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Are Drones Over Rated?

There are some people that I have spoken to and have told me ” Drones, I’m over them, they are over rated.” I would beg to differ. I think they are sensational as they give you such a different point of view.

When I was a little boy I always thought , how awesome it would be if you could have a camera that could fly and take pictures. I also thought,” wouldn’t it be awesome to be able to look at something and your eyes could take the pictures and refocus by themselves”As a young boy growing up I always wanted to be a pilot but I was not smart enough at school to be able to fulfill that part of my life.I failed most things at school. Being smart was not my best part of who I was back then.

Many years ago on Saturdays I use to right my bike down to the Adelaide airport from the hills and I would be at the end of the runway where I would just watch the planes come and go. I would just marvel at the planes  and still do to this day. I’m amazed how they get those beasts up in the air. There are times when we take technology for granted and flight travel is one of those.

To have a drone to be able gain that special point of view is simply  inspiring. Are they over rated, ” Hell No” they are awesome.

The sad thing is that there are people out there who do the wrong thing by them and that tarnishes all who use drones who do the right thing. We are all not irresponsible when flying drones and when you see a person flying, don’t always assume that they are doing the wrong thing.

Having a drone requires more than just the ability to fly it. The drone is no different to the still camera. Understanding  light and composition is equally important when flying with the drone.To get the best out of the drone, you really need to be able to understand how important light is and composition is when it comes to flying.That applies to any drone model that you are flying.

A lot of peoples picture are ordinary with the drone as they have failed to come to terms how crucial light and composition are when it comes to flying.

The freedom to be soaring the skies within the legal limits is wonderful.

The key in successful images with the drone is knowing how the light works with the colors of the landscape.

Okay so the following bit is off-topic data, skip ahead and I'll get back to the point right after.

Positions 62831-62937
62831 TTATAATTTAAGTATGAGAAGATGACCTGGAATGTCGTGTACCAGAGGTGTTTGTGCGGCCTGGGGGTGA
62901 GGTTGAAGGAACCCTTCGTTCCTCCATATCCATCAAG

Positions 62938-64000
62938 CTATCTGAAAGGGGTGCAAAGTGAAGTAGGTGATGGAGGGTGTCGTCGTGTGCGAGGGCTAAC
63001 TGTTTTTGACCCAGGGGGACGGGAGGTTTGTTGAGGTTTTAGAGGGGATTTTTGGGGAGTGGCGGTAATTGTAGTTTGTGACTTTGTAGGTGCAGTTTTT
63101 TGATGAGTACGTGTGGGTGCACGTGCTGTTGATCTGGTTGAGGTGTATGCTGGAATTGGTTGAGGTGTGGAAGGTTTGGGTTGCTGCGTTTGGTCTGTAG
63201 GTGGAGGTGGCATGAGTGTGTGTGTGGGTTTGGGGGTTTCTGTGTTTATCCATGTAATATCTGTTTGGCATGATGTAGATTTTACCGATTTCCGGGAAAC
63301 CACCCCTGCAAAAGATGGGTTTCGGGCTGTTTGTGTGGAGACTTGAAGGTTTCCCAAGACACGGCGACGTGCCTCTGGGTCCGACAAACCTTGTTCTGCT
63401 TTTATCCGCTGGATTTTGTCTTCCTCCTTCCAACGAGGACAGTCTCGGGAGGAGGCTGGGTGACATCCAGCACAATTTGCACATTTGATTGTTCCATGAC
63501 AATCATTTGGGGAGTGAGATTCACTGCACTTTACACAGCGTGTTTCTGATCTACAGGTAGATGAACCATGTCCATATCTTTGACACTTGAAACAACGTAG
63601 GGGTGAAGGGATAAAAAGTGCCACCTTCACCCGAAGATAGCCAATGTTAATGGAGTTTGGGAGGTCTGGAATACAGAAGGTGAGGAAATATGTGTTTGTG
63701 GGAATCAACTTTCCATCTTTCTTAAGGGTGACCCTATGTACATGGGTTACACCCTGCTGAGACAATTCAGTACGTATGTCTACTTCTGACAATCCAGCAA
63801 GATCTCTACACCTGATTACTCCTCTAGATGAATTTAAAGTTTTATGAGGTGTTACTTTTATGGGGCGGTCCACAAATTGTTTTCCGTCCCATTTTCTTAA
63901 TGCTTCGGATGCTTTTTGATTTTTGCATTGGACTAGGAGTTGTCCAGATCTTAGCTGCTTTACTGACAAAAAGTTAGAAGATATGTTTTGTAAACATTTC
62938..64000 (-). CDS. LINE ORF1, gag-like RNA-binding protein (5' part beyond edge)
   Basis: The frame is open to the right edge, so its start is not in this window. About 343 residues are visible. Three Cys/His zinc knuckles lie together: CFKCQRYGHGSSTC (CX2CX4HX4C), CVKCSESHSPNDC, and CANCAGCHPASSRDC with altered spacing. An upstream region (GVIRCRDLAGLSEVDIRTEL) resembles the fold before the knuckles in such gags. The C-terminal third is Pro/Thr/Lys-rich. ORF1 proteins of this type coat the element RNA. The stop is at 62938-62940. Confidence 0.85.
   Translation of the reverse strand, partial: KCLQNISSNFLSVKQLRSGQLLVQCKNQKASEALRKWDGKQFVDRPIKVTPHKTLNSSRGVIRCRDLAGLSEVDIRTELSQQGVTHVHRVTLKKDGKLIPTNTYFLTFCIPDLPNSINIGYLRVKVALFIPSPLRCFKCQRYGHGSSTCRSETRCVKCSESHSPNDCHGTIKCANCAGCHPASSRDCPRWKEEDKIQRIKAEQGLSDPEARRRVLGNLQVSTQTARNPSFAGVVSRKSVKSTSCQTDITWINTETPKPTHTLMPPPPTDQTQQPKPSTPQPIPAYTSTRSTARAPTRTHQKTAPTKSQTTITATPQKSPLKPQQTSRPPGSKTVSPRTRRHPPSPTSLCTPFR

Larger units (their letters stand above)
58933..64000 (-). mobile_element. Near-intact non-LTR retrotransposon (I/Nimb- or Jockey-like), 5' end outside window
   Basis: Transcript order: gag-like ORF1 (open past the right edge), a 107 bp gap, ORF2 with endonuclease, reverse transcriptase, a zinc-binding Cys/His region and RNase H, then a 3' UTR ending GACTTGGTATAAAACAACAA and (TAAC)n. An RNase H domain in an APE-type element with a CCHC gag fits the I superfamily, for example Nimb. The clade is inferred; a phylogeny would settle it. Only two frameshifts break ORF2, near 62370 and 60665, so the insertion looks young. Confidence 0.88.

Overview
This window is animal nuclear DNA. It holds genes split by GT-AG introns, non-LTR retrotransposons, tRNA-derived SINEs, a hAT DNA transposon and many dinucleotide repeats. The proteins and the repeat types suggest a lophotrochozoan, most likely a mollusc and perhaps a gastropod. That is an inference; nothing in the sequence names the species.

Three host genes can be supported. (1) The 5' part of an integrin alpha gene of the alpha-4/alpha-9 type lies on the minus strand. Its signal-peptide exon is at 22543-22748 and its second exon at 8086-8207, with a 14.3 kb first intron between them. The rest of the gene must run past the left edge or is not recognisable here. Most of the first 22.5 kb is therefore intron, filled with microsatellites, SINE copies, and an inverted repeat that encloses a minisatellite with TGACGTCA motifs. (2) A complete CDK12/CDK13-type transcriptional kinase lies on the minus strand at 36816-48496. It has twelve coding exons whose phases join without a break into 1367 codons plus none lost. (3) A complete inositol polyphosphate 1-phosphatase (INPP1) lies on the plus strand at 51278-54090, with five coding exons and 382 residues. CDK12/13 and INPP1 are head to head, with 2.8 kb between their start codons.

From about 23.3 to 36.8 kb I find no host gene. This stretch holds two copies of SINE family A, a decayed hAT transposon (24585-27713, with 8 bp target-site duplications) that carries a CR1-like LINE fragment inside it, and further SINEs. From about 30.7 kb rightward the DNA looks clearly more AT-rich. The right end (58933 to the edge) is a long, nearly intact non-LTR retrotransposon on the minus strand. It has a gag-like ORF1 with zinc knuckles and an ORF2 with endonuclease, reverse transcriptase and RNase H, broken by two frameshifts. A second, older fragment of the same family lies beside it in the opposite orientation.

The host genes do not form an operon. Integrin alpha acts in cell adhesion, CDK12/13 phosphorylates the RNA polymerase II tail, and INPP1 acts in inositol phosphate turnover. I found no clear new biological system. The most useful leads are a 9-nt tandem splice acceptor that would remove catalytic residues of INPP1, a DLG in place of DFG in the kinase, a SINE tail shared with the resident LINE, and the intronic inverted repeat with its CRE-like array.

We both love seeing the abstract from the air and when you love the abstract you’ll know how to look forward even before you put your drone up.

Pete Dobré

Author Pete Dobré

Pete's photography is self taught. As a young child photography was an interest. His passion for the varying landscapes of Oz comes from frequent visits as a youngster, to his Gandparent's sheep farm in Barmera, a small country town in South Australia. Pete Dobré is a Freelance Photographer who blazes the trail for 6 months each year, capturing awe-inspiring images. Pete's work expresses his creative flair, emotions and love for the natural scapes of Australia. He remembers the hot day when he was 8, leaving town for the farm. His parents had an old car. Within about 2 kilometres of reaching the farm gate, they were bogged on a small red sand dune. The flies were buzzing continuously and the heat was beating down. Sticks, leaves and branches were wedged under the back tyres, to get the car moving. His mum was in a panic but Pete thought that it was exciting. From that moment he knew that he loved being out in creation, with the sense of adventure in the wild. This is where Pete's passion began. Photography for Pete is an expressive means for visual communication. He says, 'There is never a boring moment in my work. There is always something to photograph and I love being creative. The only limit to creativity is a lack of creativity.' Pete's aim as a photographer is to present images that provoke and stimulate the mind, to capture God's awesome creation and to share this with others. If Pete can do a little justice to God's creativity, then he is quietly satisfied. As a photographer Pete's inspiration and passion for his work comes from knowing God who created everything in the beginning. Knowing God, the Creator gives more substance and meaning to what he captures on film. Pete sees his role as freezing a moment in time and history which will never be repeated exactly the same again. The light, clouds and seasons will always be different. Pete's love for natural conditions at different times of the day, displaying varying moods and cloud formations makes his work very special and eye catching.

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